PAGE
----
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COMMONWEALTH of Kentucky, Appellant v. Rebecca Dawn HAMPTON, Appellee
Commonwealth of Kentucky brings this appeal from a December 12, 2019, order of the Fayette Circuit Court granting Rebecca Dawn Hampton's application to vacate and expunge her prior felony conviction. We affirm.
On November 4, 2009, Hampton was indicted by a Fayette County Grand Jury of trafficking in controlled substance in or near school (within 1,000 yards of a school - Kentucky Revised Statutes (KRS) 218A.1411).1 Pursuant to a plea agreement with the Commonwealth, Hampton pleaded guilty to trafficking in controlled substance in or near school (within 1,000 yards of a school). There is no dispute this offense was a Class D felony. KRS 218A.1411. By Final Judgment entered March 1, 2010, Hampton was sentenced to one year of imprisonment, which was probated for three years.
On August 29, 2019, Hampton filed an Application to Vacate and Expunge Felony Conviction in the Fayette Circuit Court. Hampton argued that her felony conviction was eligible for expungement under KRS 431.073.2 The circuit court ultimately agreed. By a December 12, 2019, order, the circuit court granted Hampton's application to vacate and expunge her felony conviction. This appeal follows.
The Commonwealth claims the circuit court erroneously granted Hampton's motion to expunge her felony conviction by improperly interpreting KRS 431.073(1)(d). More particularly, the Commonwealth believes that a proper interpretation of KRS 431.073(1)(d) would exclude expungement of Hampton's Class D felony conviction. The Commonwealth argues that the circuit court's interpretation of KRS 431.073(1)(d) was too broad.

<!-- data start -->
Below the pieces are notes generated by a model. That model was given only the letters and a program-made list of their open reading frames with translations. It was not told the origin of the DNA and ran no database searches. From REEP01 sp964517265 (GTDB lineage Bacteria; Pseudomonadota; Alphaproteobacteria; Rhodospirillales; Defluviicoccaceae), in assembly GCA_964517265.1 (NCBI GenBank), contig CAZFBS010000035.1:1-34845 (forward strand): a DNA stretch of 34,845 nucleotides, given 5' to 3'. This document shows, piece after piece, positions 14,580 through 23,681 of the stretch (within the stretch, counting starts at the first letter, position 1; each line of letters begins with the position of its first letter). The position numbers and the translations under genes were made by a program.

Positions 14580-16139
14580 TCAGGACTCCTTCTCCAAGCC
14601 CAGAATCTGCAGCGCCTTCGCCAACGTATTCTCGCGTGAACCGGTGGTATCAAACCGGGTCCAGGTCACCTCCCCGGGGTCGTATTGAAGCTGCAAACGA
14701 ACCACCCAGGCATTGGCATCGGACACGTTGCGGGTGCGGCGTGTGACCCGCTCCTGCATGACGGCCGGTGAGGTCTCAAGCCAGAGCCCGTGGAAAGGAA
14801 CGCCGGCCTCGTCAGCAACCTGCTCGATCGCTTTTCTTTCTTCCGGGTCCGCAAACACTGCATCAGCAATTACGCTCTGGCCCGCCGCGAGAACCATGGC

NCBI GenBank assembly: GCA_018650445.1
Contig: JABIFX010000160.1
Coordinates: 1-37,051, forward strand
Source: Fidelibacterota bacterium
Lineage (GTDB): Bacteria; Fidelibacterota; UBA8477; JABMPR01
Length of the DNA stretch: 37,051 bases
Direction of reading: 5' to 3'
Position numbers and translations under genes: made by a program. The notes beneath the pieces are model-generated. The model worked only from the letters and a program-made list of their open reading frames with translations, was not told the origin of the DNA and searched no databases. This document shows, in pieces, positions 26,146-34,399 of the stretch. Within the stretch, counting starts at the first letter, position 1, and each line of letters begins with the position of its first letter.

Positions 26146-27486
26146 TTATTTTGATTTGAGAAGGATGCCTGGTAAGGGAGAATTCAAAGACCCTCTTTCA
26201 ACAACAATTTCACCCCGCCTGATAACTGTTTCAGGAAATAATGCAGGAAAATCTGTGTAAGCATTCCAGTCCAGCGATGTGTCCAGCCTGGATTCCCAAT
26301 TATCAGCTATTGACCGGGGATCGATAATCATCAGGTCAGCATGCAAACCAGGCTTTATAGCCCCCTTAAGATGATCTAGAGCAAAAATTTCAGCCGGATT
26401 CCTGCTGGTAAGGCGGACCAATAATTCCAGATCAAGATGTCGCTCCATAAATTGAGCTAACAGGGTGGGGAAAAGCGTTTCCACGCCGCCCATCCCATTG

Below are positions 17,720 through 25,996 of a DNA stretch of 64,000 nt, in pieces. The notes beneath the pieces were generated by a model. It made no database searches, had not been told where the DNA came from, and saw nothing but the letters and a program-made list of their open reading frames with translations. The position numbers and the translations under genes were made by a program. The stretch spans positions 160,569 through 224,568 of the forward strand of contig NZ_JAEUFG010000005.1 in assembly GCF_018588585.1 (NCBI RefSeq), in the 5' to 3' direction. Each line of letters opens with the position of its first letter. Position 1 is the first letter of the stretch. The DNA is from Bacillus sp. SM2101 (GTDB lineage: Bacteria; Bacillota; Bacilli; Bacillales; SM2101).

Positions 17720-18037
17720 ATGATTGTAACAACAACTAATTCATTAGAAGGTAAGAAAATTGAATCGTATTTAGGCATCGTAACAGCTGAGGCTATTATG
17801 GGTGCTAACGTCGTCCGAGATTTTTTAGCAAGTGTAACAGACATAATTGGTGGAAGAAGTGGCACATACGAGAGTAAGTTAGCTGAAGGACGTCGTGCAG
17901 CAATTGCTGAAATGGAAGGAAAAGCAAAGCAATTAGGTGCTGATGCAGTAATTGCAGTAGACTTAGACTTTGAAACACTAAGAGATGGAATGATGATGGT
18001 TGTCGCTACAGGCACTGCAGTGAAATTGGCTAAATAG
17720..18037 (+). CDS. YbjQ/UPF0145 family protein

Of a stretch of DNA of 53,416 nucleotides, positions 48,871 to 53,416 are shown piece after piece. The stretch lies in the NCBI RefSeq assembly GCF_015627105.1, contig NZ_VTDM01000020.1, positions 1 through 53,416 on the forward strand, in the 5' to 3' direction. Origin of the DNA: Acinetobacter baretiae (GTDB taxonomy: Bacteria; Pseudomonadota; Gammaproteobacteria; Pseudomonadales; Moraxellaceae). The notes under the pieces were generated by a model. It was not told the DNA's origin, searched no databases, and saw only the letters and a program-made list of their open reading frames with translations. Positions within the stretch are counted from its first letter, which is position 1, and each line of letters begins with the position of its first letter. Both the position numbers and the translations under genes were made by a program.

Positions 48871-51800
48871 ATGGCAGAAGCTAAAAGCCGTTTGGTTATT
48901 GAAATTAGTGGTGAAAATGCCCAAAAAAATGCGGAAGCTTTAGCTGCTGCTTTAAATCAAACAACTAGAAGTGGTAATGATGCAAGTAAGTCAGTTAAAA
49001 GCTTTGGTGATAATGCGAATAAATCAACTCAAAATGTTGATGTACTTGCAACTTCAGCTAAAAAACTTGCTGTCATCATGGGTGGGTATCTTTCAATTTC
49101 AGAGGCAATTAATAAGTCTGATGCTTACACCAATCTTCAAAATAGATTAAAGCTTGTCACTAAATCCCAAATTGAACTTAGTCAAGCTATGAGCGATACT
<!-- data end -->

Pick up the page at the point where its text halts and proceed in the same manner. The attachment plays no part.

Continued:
It is well-established that interpretation of a statute presents an issue of law for the Court, and our review proceeds de novo. Spencer Cty. Pres., Inc. v. Beacon Hill, LLC, 214 S.W.3d 327, 329 (Ky. App. 2007). When interpreting an ambiguous statute, “[o]ur duty ․ is to ascertain and give effect to the intent of the general assembly.” Id. at 329. In so doing, words are to be afforded their ordinary or plain meaning unless same would lead to an absurd result. Cosby v. Commonwealth, 147 S.W.3d 56, 59 (Ky. 2004); Ky. Occupational Safety and Health Review Comm'n v. Estill Cty. Fiscal Court, 503 S.W.3d 924, 929 (Ky. 2016). And, a statute is to be interpreted by considering it as a whole. Cosby, 147 S.W.3d at 58. Our review proceeds accordingly.